A report commissioned by Citizens Advice Scotland (CAS) on consumer attitudes to energy networks in Scotland has found that only half of households off the gas grid are satisfied with their heating systems, compared with 84 per cent of households who have a mains gas connection.
The study also found that 85 per cent of households with mains gas central heating are fairly or extremely satisfied with their heating system, compared with just 42 per cent for those with electric storage heating, a “satisfaction gap” of 43 per cent.
CAS fair markets spokesman Dr Jamie Stewart said: “The issue of the climate emergency has made it to the top of the political agenda and that’s a welcome step forward but policymakers need to be honest about the challenges this represents.
“The electrification of heat is being proposed by many as a key step in the move away from using dirtier fossil fuels to keep our homes warm. And while the idea is sound, this research highlights the dissatisfaction many electric-only households currently have with their heating systems.
That needs to change if we are to see more homes heated with electricity.”
He added: “As conversations on decarbonising energy use begins in the corridors of government, politicians and civil servants must take into consideration consumer satisfaction when creating energy policy.
“They must acknowledge that people will not switch from gas to electricity without reduced costs and substantial improvements to electric heating options.”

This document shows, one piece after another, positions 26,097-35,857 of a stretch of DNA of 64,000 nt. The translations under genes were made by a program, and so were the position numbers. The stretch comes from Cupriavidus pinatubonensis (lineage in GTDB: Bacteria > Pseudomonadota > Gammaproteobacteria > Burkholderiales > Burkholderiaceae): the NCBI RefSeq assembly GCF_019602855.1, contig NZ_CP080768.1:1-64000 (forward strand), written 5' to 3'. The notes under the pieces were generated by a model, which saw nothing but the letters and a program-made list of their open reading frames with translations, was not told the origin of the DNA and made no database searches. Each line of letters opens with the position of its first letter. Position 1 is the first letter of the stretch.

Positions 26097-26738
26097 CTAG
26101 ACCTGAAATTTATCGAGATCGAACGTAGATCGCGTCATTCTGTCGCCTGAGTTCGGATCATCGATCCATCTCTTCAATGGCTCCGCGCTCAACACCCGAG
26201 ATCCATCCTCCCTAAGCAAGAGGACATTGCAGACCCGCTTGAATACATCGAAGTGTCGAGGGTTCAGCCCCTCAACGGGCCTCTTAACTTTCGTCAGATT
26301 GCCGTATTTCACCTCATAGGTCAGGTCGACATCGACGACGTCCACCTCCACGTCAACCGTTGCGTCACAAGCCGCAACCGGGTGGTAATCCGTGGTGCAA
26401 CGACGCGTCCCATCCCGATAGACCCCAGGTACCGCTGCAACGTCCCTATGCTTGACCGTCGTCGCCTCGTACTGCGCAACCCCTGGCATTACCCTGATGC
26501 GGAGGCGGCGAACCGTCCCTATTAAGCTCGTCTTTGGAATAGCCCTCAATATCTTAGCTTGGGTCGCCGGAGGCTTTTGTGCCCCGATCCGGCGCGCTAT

People who have electric storage heaters said they were least satisfied with their heating, meanwhile, only 56 per cent of those with plug-in electric fires or heaters said they were happy.
After gas heating, those with solid fuel-open grate, enclosed grate/stove or heat pump systems were most content, with 79 per cent of people with those heating systems saying they were satisfied.
CAS has released the figures as both the UK and Scottish governments, as well as increasing numbers of big businesses, have committed to reducing emissions.
According to the Scottish Government’s Scottish Greenhouse Gas Emissions report, published this year, residential emissions decreased between 2016 and 2017 by 4.3 per cent, with a decrease of 24.4 per cent between 1990 and 2017.
The report said this long-term decrease is mainly due to a switch from less efficient solid and liquid fuels to natural gas for heating. Legislation is going through the Scottish Parliament to set tougher targets for greenhouse gas emissions with a “net-zero” date being set for 2045.
Net-zero is the point at which our emissions are equal to the amount of greenhouse gases being offset through techniques such as tree planting.
The Climate Change (Scotland) Bill sets targets based purely on “source emissions” which ministers say will better reflect the progress on decarbonising.